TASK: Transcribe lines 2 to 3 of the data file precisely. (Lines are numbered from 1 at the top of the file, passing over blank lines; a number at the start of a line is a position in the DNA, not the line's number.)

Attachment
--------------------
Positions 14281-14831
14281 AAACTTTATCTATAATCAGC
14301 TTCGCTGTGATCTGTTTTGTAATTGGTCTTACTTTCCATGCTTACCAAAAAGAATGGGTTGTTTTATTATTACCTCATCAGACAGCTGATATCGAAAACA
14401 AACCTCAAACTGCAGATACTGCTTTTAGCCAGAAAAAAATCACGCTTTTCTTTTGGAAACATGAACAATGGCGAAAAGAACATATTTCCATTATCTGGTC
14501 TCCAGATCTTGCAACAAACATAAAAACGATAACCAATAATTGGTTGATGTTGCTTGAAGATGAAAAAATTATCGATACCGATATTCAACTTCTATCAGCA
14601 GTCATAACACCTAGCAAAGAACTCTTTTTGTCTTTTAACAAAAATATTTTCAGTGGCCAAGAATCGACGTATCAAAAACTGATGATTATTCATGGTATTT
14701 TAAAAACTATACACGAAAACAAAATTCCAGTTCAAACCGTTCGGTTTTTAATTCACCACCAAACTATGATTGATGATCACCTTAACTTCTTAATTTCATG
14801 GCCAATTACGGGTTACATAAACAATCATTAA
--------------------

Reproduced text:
14281 AAACTTTATCTATAATCAGC
14301 TTCGCTGTGATCTGTTTTGTAATTGGTCTTACTTTCCATGCTTACCAAAAAGAATGGGTTGTTTTATTATTACCTCATCAGACAGCTGATATCGAAAACA